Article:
TAMPA - Computer issues. I don't even want to talk about it. The first half. It was 20-7 at the break with Tampa scoring on its opening drive, a methodical nine-play number, an interception return (we'll get to that) and two 50-plus field goals. Assorted notes. The initial dime defense featured Devin McCourty, Tavon Wilson, Nate Ebner, Kyle Arrington, Ras-I Dowling and Steve Gregory on the field. Ebner played at the linebacker level. He showed nice coverage ability dropping on Dallas Clark on one play. On the Bucs initial drive, Doug Martin went in from the 1 and Jerod Mayo, who tried to time his leap to meet Martin at the goal line, got flipped over the pile dangerously but was fine. The starting offensive line featured Dan Koppen at center. The second offensive line had Dan Connolly in there. Ryan Wendell also took a series there. The rotation continued through the game. Marcus Cannon gave up a costly sack. He got beat off the edge by Michael Bennett after making an initial push to redirect Bennett then Cannon kinda stood there and Brady got lit up. His fumble was recovered by Spencer Larsen. On the ensuing third-and-14, Brady got picked by rookie Mark Barron who returned it for a score. And Cannon's weak summer continues. Stevan Ridley ran very well for most of the first half. He finished with 52 yards on 10 carries including a 29-yard run well-blocked by Donald Thomas and Deion Branch. Ridley had a blitz pickup mistake that led to another Brady sack. Long snapper Danny Aiken had a shaky snap that was well-handled by holder Zoltan Mesko on a PAT attempt. Daniel Fells saw his first action of the preseason at tight end. Marquice Cole came in to play the "Star" position on a few nickel defense plays and was very competent. Julian Edelman had a solid 15-yard punt return where he buzzed straight upfield. Logan Mankins played a portion of the first half before Thomas went in for him at right guard. The Patriots used a fleet of return options. Devin McCourty (twice) and Kyle Arrington returned kickoffs. Sketchy decision on the first one by McCourty to bring out a bouncing kick. Aaron Hernandez was in for a punt return late in the first half. (STRAY THIRD QUARTER NOTES) Chandler Jones got himself a third-quarter sack and Brandon Bolden was on the field for the first series of the second half at running back.
When the topic of Deflategate was broached on HBO's Any Given Wednesday with Bill Simmons, which debuted this week, Ben Affleck became all kinds of fired up.
"What they did was suspend Tom Brady for four days for not giving them his [expletive] cellphone," Affleck said. "I would never give an organization as leak-prone as the NFL my [expletive] cellphone . . . so you can just look through my emails and listen to my voicemails?"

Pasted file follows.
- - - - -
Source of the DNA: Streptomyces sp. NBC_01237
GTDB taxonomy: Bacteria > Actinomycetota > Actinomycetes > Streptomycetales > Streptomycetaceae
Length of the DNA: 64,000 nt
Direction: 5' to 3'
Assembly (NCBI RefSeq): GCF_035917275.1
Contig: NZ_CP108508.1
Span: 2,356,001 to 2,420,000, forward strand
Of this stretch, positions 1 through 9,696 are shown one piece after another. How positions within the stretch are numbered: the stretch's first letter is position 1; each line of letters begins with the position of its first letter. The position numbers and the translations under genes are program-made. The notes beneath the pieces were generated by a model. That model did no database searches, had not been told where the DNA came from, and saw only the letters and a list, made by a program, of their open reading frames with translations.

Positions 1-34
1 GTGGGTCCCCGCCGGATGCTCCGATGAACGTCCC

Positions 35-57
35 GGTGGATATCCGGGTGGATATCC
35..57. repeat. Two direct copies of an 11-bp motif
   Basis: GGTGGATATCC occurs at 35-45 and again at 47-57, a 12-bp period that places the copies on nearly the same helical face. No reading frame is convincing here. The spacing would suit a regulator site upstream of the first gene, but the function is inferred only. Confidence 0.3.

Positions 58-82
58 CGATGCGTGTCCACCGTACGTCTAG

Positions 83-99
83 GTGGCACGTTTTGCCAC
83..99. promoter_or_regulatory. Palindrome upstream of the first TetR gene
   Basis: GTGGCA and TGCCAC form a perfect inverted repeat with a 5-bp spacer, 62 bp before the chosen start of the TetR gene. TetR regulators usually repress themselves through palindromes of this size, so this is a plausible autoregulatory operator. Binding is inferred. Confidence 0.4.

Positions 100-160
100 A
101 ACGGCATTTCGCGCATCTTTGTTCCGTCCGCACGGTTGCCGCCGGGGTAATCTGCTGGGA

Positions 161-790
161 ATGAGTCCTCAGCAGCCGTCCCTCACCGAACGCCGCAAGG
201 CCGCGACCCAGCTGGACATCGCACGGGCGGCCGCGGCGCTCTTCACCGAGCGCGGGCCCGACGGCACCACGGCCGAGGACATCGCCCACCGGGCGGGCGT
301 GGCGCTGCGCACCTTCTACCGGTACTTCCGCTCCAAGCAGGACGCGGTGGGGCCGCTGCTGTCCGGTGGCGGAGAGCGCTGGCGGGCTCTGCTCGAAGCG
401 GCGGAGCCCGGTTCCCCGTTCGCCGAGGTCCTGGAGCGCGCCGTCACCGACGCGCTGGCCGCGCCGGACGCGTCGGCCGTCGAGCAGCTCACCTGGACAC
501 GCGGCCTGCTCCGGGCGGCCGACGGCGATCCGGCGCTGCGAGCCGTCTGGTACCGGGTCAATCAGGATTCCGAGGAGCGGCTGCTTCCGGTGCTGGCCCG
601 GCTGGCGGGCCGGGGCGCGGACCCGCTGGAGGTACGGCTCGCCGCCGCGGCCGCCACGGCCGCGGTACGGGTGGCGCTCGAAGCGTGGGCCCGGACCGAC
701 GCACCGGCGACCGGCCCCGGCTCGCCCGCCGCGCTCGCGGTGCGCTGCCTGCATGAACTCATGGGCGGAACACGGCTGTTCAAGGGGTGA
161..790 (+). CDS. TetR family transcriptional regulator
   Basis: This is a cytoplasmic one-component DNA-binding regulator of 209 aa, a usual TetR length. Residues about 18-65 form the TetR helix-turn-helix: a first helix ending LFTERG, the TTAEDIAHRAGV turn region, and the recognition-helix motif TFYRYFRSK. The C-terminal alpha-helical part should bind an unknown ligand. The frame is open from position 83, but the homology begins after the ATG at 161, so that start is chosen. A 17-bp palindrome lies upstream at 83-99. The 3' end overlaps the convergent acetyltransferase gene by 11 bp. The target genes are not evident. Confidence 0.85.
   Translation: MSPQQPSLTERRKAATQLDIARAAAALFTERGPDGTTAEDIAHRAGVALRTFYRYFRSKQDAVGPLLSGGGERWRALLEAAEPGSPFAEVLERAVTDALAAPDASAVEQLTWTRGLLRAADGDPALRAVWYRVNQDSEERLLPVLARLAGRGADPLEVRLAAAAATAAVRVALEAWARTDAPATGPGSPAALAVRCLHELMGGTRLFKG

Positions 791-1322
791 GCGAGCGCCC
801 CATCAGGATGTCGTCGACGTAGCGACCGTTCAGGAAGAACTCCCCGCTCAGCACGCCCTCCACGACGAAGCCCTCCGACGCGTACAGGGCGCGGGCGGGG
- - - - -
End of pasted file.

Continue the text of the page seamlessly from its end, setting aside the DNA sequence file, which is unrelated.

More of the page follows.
Affleck grew up in Cambridge, Mass. and is a passionate Patriots fan. He made no attempts to hide his fandom, and his appreciation for Brady, as he and Simmons (also a Patriots fan) discussed the football-deflation controversy that has now lasted well over a year.
Affleck, who said he would want to cast himself as Brady if ever a Deflategate movie was made, harped on the fact that the league wanted Brady to turn over his phone.
"Maybe Tom Brady is so [expletive] classy and such a [expletive] gentleman," Affleck said, "that he doesn’t want people to know that he may have reflected on his real opinion on some of his co-workers."
Brady is waiting for the Second Circuit to make a decision as to whether or not it will rehear his case against the NFL. Earlier this offseason, the Second Circuit reinstated Brady's four-game suspension issued by the league when a three-judge panel ruled in favor of the NFL, 2-1.
Pro Football Talk wrote on Thursday that a decision from the Second Circuit could come at any time. If the rehearding request is denied, Brady could then take the case to the Supreme Court. Should the Second Circuit grant Brady a rehearing, his suspension would be delaed until the court reached a decision. In that case, Brady could potentially play the entire 2016 season before a decision came to pass.
Tom Brady wasn't always the most famous person in his family. Growing up, his sisters were the accomplished athletes in the household.
For his latest Throwback Thursday style Facebook post, Brady published a pair of photos of an old high school essay that he wrote in the fall of his senior year in 1994. It was titled "The way my sisters influenced me."
I found an essay I wrote in 1994... I love my big sisters! #tbt. Thanks for the good grade Mr Stark!Posted by Tom Brady on Thursday, June 23, 2016
In it, he discusses some of the difficulties of growing up with three older sisters and no brothers. Because Maureen, Julie and Nancy Brady had achieved so much in softball, basketball and soccer, Brady -- or "Tommy," as he signed his paper -- had trouble getting noticed.
Of course, it wouldn't be long before Brady was headed from San Mateo, California to Ann Arbor, Michigan in order to play football for the Wolverines. He probably had no trouble garnering attention by then. Still, it's funny to read about how he felt overlooked in his youth.
He closed the essay explaining that he knew his sisters would always provide him support throughout his life, adding, "hopefully, just maybe, one day people will walk up to them and say, 'Aren't you Tommy's sister?' or 'Hey where is your brother?' Maybe . . . "
If the Brady sisters didn't get those kinds of comments by the time the baby of the family was given an 'A' for his English assignment, it probably didn't take long before they did. About seven years later, he took over as the starting quarterback of the Patriots.